The arrival of spring and all its wonderful blossoms, birds and warm breezes is by far my favorite time of the year. A while back I shared a recipe for Honeysuckle Jelly that is always a big hit everywhere we take it. The cool thing about this recipe is once you’ve learned how to make the infusion for the jelly, you can substitute virtually ANY edible flower to produce amazing and unique jellies. The variation I have below is for Violet Jelly, made from freshly picked, beautiful, purple violet flowers. The taste is hard to describe, but wonderfully refreshing; almost peppery with a little tart flavor still detectable underneath the sweetness. We put it on toast, biscuits and of course atop a fancy cracker with a smear of cream cheese for an eye catching appetizer.
Working with violets and capturing their purple color is fascinating, because so many things can affect the final color, or how much vibrancy of color remains after the initial infusion. The answer seems to come down to acidity, so adding a little lemon juice is good insurance for ensuring a striking end result. Without it, the color slowly fades into a greyish purple/blue. It’s still pretty but takes on a cloudy look. EDITED TO ADD: If you live in an area with treated water or have a well with a high mineral content, you may want to use distilled water. The final color of your flower infusions (violet or any other flower jelly) can be adversely affected by miscellaneous things in the water. Even minor mineral content can alter whether your jelly is true purple or turns out more on the pink side.
Medicinally, Violets are used as a blood purifier and immune system supporter. They are a good treatment when swollen glands are involved to stimulate the lymph glands helping your body filter out toxins and other nasties. Unfortunately, the boiling process in jelly making negates much of their therapeutic properties, but at least the taste and beauty remain.
To make the jelly, collect 2 cups of flower tops. Violets come in several varieties, but the completely purple ones impart the best color.
Place the flowers in a large mason jar and pour in 2 cups of boiling water. Cap the jar and let it sit for at least 4 hours. If after 4 hours your color isn’t bright enough, or it looks like there is still a lot of color left in the flower petals, bring a pot of water to a boil, turn the heat off and sit the infusion jar down in the pot to rewarm the infusion. Leave this until everything has completely cooled.
After the infusion has cooled, strain out the flowers and measure to make sure you wound up with 2 cups of infusion.
You can see how much color and yummy goodness is leached from the flowers in these comparison photos.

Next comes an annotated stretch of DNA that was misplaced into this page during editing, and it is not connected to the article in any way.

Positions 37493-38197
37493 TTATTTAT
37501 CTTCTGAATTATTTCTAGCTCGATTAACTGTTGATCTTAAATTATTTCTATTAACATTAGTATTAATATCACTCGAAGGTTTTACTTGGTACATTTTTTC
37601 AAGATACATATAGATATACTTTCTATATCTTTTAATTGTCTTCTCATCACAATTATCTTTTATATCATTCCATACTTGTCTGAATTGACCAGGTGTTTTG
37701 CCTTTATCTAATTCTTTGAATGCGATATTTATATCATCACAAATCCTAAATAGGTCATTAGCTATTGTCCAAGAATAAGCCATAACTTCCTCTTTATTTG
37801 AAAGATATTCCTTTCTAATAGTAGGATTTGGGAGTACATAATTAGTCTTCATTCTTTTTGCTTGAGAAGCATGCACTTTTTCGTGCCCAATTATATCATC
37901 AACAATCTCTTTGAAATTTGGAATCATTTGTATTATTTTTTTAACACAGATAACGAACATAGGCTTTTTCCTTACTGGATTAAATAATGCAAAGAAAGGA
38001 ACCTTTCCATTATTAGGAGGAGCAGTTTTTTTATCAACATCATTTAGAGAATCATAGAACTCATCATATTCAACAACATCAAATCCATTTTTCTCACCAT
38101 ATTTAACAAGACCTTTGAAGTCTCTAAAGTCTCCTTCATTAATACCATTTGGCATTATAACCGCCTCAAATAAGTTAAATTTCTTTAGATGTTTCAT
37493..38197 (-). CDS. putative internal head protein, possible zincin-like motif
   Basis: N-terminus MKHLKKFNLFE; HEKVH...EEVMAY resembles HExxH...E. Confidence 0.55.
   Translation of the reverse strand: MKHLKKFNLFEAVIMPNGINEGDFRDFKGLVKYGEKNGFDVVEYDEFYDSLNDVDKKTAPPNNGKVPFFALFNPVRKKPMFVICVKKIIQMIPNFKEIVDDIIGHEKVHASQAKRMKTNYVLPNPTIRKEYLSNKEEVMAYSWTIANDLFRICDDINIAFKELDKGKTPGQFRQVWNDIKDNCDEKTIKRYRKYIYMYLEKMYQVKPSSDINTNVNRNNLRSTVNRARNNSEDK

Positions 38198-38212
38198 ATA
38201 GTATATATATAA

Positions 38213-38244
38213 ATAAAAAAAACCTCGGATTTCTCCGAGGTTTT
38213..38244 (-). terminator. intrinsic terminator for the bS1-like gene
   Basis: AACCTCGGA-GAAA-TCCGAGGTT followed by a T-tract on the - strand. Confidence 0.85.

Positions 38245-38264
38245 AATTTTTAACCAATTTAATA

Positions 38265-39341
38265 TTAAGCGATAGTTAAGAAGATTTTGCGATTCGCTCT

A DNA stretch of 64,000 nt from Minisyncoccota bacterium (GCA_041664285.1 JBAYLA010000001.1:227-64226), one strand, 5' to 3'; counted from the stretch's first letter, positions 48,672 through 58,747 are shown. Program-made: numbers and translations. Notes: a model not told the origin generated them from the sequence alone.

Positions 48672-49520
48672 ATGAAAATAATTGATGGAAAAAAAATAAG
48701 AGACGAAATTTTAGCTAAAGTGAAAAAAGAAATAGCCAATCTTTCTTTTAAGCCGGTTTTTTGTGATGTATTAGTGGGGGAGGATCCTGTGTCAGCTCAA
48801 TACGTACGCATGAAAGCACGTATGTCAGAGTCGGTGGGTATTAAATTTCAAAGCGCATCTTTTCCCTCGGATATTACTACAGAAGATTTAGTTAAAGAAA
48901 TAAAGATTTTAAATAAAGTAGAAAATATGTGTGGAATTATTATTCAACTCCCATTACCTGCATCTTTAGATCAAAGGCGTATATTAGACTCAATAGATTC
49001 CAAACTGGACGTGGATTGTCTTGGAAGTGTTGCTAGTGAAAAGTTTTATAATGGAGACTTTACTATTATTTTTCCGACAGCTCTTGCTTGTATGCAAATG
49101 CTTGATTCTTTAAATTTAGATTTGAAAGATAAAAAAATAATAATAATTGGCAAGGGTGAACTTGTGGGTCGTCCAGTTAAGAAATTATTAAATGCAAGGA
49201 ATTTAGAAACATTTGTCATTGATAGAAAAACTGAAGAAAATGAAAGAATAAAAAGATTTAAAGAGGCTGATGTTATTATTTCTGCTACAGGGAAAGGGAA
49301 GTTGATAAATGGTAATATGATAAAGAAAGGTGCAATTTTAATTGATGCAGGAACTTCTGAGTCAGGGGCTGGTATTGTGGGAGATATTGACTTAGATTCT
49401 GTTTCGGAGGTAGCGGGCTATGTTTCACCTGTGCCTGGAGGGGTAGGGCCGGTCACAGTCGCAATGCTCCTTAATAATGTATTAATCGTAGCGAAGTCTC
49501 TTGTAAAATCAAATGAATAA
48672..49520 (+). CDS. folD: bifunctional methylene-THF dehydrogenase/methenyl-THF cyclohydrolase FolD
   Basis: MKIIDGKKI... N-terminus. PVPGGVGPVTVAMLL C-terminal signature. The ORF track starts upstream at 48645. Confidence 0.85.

Place the 2 cups of infusion in a large sauce pot with 4 cups of white sugar and 1/4 cup of lemon juice. The picture below makes it easy to see how lemon juice changes the color. Both are pretty.
Bring the mixture to a boil that you can’t stir down, then add one 3 oz package of liquid pectin and cook for an additional 2 minutes, stirring continuously.
Ladle jelly into hot, sterilized jars leaving approximately 1/2 inch head space. Screw on sterilized lids until they are “finger tight”. Use tongs to retrieve the hot jars and lids from their sterilization bath. Some recipes say to process jars of jelly in a Water-Bath Canner for 5 minutes, but I always do what my mother and grandmother did and just turn them upside down for 5 or 10 minutes, then right them to cool and they seal just fine. If botulism were a concern because of the acidity level, I would go for the pressure canner, but for jellies like this it’s not necessary. The water bath canner for only 5 minutes doesn’t get hot enough to address that anyway.
Place the jars, turned upright, away from excessive heat or drafts and allow to cool for 24 hours. You’ll hear them “Pop” when they seal and it’s fun to count them down. Once fully cooled, you can test to make sure they are properly sealed either by pressing on the tops to make sure they don’t make any sound or have any movement in the lid, or by bouncing a small spoon on each lid. If they are sealed, the spoon will bounce easily and make a nice “ping”. If they aren’t sealed, the sound will be dull and the spoon won’t have a good bounce. Jars that don’t seal can be kept in the refrigerator and used first.
Here is the recipe in quick and dirty form for those who don’t need the step by step:
Violet Jelly – yields approximately 5 half-pint jars
– 2 Cups Violet flowers
– 2 Cups boiling water
– 1/4 Cup lemon juice
– 4 Cups sugar
– 1 package liquid pectin (3 ounces)
Pick any stems from flowers and discard. Make an infusion by placing flowers and boiling water in a half gallon mason jar and capping tightly. Let sit for at least 4 hours or let cool and refrigerate for up to 2 days.
Strain flowers from infusion and place the 2 cups of infusion in a large saucepan along with lemon juice and sugar. Turn heat to medium-high and bring to a rolling boil, stirring constantly. If using a candy thermometer, heat to 220 degrees. (jelly stage)
Add the pectin and boil for 2 minutes.
Ladle into hot, sterilized jars and cap with sterilized 2 piece canning lids. Place jars in a water bath canner for 5 minutes or turn upside down on a towel for 5-10 minutes before righting.
Place jars upright on a towel, away from excessive heat or drafts and allow to cool for 24 hours. Test jars for proper sealing.